My colleague Viktor Savinok and I are currently preparing an article for the German scientific journal “Ukraine-Analysen”. We are both part of the Young European Ambassadors’ initiative, through which we were able to get to know each other and eventually become friends.
In light of the article, we are conducting a series of interviews with high-level officials both from EU and other international institutions. The article investigates the relationship between the EU-Ukraine Association and Partnership Agreement and Ukraine’s ongoing decentralization agenda. We are curious to determine whether these policies have a driving or hindering effect on the decentralization process in the country. In order to embed our thesis in a practical context, we need as much empirical data as possible. As such, the experts we are interviewing are helping us to find the answers to our questions. Our first interviews have already demonstrated the importance of keeping our research questions flexible. Indeed, allowing yourself to embrace experts’ suggestions and be open to different viewpoints can only help to improve your paper.
Here are some tips from our experience to help you get ready.
After your abstract is ready and you feel knowledgeable enough about your topic, start by preparing a structured questionnaire containing a minimum of 8-10 and maximum of 18-20 questions. Whatever the format of your interviews (whether through Skype or e-mail) a solid questionnaire will be your main point of reference throughout the interview and an aid should you lose track of the conversation. Be prepared to send the questionnaire to your interviewee and brief them beforehand to allow them to get ready. Make sure to know some facts about the person’s background, their current position and concrete expertise on the topic. “Soft information” like this can come in handy if your interview starts slowing down at any point, whilst showing your interlocutor that you’re well prepared.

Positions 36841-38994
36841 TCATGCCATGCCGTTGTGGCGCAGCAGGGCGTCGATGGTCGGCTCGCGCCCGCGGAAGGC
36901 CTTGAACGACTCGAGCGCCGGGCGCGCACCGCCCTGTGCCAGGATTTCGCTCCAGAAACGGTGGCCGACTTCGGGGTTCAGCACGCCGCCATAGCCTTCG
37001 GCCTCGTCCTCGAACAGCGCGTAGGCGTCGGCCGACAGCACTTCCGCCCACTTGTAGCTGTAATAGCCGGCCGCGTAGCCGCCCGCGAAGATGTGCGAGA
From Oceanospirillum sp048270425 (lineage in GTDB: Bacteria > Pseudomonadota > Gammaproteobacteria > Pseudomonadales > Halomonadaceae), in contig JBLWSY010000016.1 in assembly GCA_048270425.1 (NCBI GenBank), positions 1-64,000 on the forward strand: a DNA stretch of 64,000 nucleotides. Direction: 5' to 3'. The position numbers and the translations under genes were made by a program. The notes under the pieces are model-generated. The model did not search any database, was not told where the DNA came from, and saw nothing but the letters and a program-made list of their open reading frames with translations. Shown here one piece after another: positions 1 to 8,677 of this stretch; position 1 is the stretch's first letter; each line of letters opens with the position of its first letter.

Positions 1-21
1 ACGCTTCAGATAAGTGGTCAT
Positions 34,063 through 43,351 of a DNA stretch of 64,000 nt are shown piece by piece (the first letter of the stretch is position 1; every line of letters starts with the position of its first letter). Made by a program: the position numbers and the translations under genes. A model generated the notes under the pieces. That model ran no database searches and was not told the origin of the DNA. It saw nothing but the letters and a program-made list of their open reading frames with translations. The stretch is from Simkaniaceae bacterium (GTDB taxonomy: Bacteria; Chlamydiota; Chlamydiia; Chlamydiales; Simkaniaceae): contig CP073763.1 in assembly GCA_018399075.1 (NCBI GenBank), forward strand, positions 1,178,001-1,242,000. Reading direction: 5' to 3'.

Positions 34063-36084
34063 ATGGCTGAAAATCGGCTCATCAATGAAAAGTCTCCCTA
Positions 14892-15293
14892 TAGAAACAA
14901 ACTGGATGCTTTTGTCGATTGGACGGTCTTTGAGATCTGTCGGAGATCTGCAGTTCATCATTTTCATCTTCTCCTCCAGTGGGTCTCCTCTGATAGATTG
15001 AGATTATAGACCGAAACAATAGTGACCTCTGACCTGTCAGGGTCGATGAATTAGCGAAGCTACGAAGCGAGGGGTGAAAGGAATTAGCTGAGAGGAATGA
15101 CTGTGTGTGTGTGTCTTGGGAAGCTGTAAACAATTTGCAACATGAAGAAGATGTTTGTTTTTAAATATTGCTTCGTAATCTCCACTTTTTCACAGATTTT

Interviews with high-level experts aren’t the time to lean back and listen. Put yourself in the shoes of your interview partner – they are an expert on a specific topic and have a lot of information to share with you. Despite your own expertise on the topic and the fact that you have extensively researched it, the expert knows more than you do. You must be ready to take notes on a piece of paper, especially if you aren’t using a voice recorder during the interview. If you use a voice recorder, bring it with you to the interview, but make sure to ask for your interviewee’s consent. If you are taking notes, be mindful that you must later remember the content of the interview.
Prior to conducting the interview, it is highly recommended to first do a simulation. Practicing allows you to anticipate the potential questions and answers during the real interview. By doing so, you will be able to identify “weak spots” in your interviewing style, shedding light on situations you might not be prepared for (such as touching upon an unfamiliar topic, but one that might greatly impact the conversation). On the other hand, don’t take anything for granted – a simulation stays a simulation and is no guarantee for the success of your interview. If the interviewee answers your first question in a profoundly different fashion than how you expected them to, the structure of your interview might be totally affected. But don’t forget it’s okay to return at any point to unanswered questions (e.g. at the end of your interview), if you feel this is needed to have a complete interview.
Finally, after you’ve finished your interview and your interviewee has left, quickly skim through your notes to see whether you understand everything you have written down. Believe it or not, it is common to struggle with your own handwriting after an interview. You’ve probably had an intense conversation, which has resulted in hap-hazard notes. Therefore, make sure to screen your notes for any ambiguities or gaps to get a better grasp of the overall picture.
Last but certainly not least, ask your expert for a business card right before they leave (if you’ve met them in person). This shows your interest in them and is a good way to stay in touch beyond the interview.
Philipp Brugner from Austria and Viktor Savinok from Ukraine
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